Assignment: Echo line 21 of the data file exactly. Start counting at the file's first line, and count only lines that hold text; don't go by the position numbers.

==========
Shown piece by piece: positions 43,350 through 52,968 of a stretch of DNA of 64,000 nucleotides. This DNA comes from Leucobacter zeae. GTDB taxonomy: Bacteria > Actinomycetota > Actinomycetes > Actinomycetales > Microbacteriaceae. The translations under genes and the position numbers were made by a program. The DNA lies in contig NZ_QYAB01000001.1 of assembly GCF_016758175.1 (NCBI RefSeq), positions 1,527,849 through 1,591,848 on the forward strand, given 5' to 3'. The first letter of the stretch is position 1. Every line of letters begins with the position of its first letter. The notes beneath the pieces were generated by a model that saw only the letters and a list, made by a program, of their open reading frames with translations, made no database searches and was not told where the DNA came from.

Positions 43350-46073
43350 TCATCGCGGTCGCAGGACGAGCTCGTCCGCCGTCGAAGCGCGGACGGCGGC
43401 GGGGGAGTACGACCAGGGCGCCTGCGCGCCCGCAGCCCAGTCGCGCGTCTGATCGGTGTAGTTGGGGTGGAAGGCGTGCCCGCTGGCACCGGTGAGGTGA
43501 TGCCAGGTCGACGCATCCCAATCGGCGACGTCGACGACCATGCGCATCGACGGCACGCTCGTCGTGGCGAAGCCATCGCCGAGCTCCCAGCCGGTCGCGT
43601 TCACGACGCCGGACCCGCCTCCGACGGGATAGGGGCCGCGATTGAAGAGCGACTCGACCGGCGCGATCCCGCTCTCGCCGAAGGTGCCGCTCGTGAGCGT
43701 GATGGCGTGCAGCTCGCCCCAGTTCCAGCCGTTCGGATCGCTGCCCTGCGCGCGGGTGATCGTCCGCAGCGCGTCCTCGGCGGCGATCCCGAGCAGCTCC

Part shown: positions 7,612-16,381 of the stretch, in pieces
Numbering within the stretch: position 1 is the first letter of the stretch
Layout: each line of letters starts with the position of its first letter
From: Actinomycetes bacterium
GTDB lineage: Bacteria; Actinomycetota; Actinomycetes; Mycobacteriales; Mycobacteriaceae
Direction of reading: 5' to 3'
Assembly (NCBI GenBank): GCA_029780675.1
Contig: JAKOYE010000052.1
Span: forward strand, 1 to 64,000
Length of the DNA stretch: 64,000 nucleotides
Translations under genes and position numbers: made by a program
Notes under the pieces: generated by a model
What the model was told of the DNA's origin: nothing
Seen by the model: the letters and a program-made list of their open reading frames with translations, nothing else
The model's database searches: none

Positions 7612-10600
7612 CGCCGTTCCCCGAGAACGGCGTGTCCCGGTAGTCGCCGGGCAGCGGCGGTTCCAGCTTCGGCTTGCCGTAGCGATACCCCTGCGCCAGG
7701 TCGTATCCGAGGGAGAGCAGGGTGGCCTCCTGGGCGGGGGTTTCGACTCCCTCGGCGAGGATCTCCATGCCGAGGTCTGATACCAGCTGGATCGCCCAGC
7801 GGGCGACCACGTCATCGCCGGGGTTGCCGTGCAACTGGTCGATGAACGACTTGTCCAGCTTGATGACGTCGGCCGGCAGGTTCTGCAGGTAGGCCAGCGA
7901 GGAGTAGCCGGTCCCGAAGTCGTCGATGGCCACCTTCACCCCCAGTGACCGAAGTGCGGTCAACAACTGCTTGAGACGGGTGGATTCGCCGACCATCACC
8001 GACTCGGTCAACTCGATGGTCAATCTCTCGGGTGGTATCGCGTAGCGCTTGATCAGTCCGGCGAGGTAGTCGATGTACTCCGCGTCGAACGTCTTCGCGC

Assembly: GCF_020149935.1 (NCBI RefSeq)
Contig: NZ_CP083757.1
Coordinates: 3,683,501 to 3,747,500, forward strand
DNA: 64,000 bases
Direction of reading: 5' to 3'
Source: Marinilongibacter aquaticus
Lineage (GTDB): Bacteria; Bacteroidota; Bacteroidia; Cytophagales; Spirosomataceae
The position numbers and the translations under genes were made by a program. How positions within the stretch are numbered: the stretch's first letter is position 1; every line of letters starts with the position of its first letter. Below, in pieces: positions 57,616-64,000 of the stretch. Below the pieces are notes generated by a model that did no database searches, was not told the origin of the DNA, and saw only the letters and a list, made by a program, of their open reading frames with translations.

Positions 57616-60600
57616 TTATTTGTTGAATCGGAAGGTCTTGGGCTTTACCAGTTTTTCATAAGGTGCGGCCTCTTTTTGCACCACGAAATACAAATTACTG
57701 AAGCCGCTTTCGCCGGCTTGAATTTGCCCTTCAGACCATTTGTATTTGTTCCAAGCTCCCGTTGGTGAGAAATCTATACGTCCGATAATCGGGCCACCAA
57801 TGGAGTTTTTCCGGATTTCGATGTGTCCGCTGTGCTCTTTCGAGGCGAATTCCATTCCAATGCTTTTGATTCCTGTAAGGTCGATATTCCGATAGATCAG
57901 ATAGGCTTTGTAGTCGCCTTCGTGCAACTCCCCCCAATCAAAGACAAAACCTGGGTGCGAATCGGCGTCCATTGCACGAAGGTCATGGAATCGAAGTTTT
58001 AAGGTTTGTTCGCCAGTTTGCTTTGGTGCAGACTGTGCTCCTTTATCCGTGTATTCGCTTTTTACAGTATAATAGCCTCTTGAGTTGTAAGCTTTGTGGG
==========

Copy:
Seen by the model: the letters and a program-made list of their open reading frames with translations, nothing else